Roses & Red Hydrangea


Although red roses and hydrangea are seemingly extremely different plants, they actually have quite a bit in common. Hydrangea and roses both can produce blooms from spring into the early fall months. These two plants are sometimes paired together in floral centerpieces and wedding bouquets. Both produce pink blooms because both plants contain a chemical pigment that produces red and pink hues. Both plants thrive in acidic soil.


While there are species of roses that grow across the world and in every climate, hydrangeas are a species that is native to Japan. There, both rose hips and the serrata species of hydrangea were blended into herbal tea. In the 1730s, the hydrangea was brought from Japan to England, where it and the rose both became emblematic of the formal English garden.


Both roses and hydrangeas derive their characteristic pink and red colors from a pigment known as anthocyanin. Anthocyanins are the substances that give berries their red, pink and blue colors and are present in red autumn leaves. In roses, anthocyanins are the reason that new growth at the tips of stems and the ends of canes appears red tinged. The concentration of anthocyanin is what determines the hue of the rose bloom. Certain varieties are characteristically prone to contain certain amounts of anthocyanin.


The color of anthocyanins is also dependent on the pH present in the plant. The pH rating determines whether the anthocyanin is pink or blue. This is in part why a hydrangea bloom may appear pink in highly acidic soil and blue or purple in alkaline soil. It is much easier to change a hydrangea from pink to blue than it is to change it from blue to pink. You can accomplish the former by adding aluminum to the soil, but the latter requires either taking aluminum out of the soil or raising the pH to the point that the hydrangea can't extract aluminum from the soil.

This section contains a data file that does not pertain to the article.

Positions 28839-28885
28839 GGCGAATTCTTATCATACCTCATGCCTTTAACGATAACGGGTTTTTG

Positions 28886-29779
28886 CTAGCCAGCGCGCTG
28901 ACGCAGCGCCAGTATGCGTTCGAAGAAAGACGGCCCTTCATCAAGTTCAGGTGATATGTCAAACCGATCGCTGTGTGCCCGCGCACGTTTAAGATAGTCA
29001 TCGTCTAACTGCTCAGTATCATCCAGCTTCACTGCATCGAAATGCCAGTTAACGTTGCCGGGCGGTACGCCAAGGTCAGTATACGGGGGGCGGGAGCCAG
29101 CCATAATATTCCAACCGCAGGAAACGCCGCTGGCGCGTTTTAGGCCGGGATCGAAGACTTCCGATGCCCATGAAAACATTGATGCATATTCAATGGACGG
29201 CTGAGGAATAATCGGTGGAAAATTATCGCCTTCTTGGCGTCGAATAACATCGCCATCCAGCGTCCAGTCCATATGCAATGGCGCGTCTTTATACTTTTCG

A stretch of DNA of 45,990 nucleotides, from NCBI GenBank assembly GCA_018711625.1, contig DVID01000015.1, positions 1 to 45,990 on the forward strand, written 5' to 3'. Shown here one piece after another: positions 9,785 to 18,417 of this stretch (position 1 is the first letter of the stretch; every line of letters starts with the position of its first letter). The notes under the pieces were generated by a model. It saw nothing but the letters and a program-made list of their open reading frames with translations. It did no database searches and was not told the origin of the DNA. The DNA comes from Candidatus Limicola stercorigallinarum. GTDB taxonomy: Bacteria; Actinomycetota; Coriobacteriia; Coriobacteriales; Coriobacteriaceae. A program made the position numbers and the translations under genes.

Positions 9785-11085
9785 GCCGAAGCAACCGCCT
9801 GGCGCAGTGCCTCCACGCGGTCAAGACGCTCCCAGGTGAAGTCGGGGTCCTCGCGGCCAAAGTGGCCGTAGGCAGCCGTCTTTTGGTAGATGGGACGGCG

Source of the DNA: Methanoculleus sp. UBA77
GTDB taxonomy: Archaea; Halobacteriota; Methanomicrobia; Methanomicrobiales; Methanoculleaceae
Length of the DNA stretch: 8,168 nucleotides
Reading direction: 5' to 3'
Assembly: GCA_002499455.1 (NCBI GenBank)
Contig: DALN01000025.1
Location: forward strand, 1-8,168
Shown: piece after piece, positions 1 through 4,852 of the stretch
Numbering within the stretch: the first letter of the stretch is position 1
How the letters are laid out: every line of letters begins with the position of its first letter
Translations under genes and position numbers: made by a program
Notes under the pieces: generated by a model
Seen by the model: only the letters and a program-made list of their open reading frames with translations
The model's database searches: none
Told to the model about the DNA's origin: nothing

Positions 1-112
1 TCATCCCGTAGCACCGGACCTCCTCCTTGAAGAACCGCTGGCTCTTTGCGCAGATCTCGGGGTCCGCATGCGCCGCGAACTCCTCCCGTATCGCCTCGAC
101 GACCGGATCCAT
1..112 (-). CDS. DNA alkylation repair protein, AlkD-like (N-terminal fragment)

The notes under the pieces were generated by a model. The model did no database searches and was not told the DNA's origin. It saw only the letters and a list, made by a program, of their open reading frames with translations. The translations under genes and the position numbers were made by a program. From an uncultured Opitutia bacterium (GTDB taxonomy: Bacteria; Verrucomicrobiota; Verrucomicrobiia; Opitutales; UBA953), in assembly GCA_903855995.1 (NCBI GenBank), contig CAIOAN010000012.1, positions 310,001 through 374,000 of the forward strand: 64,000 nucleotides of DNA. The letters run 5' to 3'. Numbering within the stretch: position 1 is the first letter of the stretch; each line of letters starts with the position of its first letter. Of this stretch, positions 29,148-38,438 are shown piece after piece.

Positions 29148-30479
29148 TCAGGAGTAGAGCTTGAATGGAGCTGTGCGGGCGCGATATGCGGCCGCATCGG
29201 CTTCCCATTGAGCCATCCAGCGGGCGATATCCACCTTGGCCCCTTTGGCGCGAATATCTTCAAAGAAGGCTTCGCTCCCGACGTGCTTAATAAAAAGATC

Roses and hydrangeas are cared for in a similar fashion. Both plants should have spent blossoms removed in order to promote new blooms. These old flower heads should be cut back to the first healthy bud. Old and dead rose and hydrangea canes should be removed, and the plants should be thinned to promote air circulation. All weak and spindly growth should also be removed so the plants put all of their energy into strong, healthy canes.


Rose and hydrangea blossoms can be dried and used together in arts and crafts. Rose blossoms can be dried by hanging them upside down in a dark location; this will help prevent fading and cause the rose to dry with a straight neck. Hydrangeas should be allowed to dry on the plant a little before air drying. Fresh hydrangeas will not dry well. If hydrangea stems are thin and weak, the plant should be hung upside down to dry with roses. Otherwise, hydrangeas can be dried upright.

Keywords: English gardens, rose blossoms, pink hydrangeas

About this Author

Tracy S. Morris has been a freelance writer since 2000. She has published two novels and numerous online articles. Her work has appeared in national magazines and newspapers, including "Ferrets," "CatFancy," "Lexington Herald Leader" and "The Tulsa World."